The announcement comes as part of a series of new environmentally-friendly announcements the company made to coincide with Earth Day. Apple also announced a new GiveBack program for making donations to Conservation International, and a new Apple Watch feature that will reward users who exercise outdoors on Earth Day.

Apple continues to prove itself a titan, apparently wanting to be at the top even of the environmental game.

It’s just a teeny-tiny bit ironic that a recycling robot will save the environment from electronic pollution, isn’t it? Seems like the trajectory of technology has a lot more surprises in store for us in the coming years.

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Tech Giants Unite Against Cyber Attacks

The past few years have seen tech giants display social accountability in different ways, especially when governments seem to lack the effort or perhaps the mobility in helpless situations, as in the case of Tesla providing batteries and Google’s parent, Alphabet, bringing Internet back to Puerto Rico after disaster hit the area. This display of accountability might have recently reached its peak as more than 30 global technology companies signed a joint pledge not to assist governments in cyber attacks.

“We recognise that we live in a new world,” Microsoft president, Brad Smith, said during a speech at the RSA cyber security conference in San Francisco. “We’re living amidst a generation of new weapons, and where cyberspace has become the new battlefield.”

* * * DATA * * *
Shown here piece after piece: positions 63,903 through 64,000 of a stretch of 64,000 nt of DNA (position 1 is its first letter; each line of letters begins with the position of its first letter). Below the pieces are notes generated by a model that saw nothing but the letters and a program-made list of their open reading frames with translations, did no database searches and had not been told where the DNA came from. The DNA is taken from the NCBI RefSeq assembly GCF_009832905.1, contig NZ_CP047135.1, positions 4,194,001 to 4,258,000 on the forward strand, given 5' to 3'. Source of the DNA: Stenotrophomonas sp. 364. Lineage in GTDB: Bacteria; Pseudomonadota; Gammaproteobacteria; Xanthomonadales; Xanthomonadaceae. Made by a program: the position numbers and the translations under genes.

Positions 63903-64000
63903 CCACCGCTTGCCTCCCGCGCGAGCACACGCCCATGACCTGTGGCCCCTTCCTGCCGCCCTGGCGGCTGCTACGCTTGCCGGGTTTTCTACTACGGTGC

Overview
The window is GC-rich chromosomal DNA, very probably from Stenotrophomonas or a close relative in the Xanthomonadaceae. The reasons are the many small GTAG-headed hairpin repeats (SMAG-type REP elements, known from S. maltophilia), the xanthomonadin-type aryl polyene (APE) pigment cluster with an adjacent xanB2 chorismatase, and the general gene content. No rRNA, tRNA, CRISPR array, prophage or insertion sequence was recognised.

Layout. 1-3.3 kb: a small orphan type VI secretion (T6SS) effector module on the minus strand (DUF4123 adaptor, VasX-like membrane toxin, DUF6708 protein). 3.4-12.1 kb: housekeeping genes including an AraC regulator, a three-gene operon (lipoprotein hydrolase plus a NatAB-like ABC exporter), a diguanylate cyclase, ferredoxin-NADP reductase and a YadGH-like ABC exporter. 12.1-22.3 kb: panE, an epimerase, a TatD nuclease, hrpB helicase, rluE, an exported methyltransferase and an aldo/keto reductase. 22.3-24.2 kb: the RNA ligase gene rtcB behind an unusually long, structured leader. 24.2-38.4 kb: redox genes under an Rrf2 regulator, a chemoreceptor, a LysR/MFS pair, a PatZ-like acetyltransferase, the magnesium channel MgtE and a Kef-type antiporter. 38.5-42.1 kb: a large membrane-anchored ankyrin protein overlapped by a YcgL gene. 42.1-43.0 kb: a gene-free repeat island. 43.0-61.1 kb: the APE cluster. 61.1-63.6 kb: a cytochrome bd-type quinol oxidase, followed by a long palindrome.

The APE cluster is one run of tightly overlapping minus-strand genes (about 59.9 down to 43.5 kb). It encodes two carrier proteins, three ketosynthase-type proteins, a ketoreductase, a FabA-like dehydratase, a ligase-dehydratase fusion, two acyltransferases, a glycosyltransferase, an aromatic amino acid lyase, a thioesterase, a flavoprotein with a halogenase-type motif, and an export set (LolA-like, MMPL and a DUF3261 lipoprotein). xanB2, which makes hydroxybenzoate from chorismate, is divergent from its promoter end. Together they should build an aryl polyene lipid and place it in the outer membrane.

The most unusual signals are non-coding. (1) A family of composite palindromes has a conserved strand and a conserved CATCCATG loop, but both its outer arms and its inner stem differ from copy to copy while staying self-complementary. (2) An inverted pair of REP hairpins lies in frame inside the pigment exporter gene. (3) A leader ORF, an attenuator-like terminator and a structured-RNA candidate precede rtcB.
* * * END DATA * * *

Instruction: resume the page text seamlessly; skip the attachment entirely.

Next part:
Smith, who led efforts to organise the alliance, said the devastating cyber attacks in 2017 demonstrated the need for the technology sector to “take a principled path toward more effective steps to work together and defend customers around the world.”

Microsoft, Facebook, and many others have announced their cooperation in the Cybersecurity Tech Accord, which seeks to protect customers against cyber attacks regardless of political or criminal motives. New partnerships or networks within the tech industry and with tech researchers might also be built, so that they could share information on cyber threats.

It builds on an idea for a so-called Digital Geneva Convention that Smith rolled out at last year’s RSA conference, a proposal to create an international body to protect civilians from state-sponsored hacking. Countries, Smith said then, should develop global rules for cyber attacks similar to those established for armed conflict at the 1949 Geneva Convention that followed World War Two.

It is also great to hear that in addition to the tech giants working on their own movement to protect civilians, they are also calling on governments for the development on new international rules regarding political conflict.